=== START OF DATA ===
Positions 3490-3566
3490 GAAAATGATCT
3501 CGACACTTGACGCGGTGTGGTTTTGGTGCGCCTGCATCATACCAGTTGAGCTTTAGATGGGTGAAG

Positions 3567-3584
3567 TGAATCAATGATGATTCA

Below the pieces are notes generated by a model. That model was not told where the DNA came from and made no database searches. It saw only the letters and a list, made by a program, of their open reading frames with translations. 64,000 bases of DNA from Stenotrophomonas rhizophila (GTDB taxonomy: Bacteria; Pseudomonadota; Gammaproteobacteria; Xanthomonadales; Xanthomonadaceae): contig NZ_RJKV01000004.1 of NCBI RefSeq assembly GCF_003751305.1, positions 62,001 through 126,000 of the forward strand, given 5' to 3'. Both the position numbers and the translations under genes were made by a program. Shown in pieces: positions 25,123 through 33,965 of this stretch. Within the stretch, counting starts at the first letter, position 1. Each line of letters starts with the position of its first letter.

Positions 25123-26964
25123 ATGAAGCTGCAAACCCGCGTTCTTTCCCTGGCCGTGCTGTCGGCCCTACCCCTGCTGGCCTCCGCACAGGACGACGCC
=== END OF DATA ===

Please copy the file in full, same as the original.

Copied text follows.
Positions 3490-3566
3490 GAAAATGATCT
3501 CGACACTTGACGCGGTGTGGTTTTGGTGCGCCTGCATCATACCAGTTGAGCTTTAGATGGGTGAAG

Positions 3567-3584
3567 TGAATCAATGATGATTCA

Below the pieces are notes generated by a model. That model was not told where the DNA came from and made no database searches. It saw only the letters and a list, made by a program, of their open reading frames with translations. 64,000 bases of DNA from Stenotrophomonas rhizophila (GTDB taxonomy: Bacteria; Pseudomonadota; Gammaproteobacteria; Xanthomonadales; Xanthomonadaceae): contig NZ_RJKV01000004.1 of NCBI RefSeq assembly GCF_003751305.1, positions 62,001 through 126,000 of the forward strand, given 5' to 3'. Both the position numbers and the translations under genes were made by a program. Shown in pieces: positions 25,123 through 33,965 of this stretch. Within the stretch, counting starts at the first letter, position 1. Each line of letters starts with the position of its first letter.

Positions 25123-26964
25123 ATGAAGCTGCAAACCCGCGTTCTTTCCCTGGCCGTGCTGTCGGCCCTACCCCTGCTGGCCTCCGCACAGGACGACGCC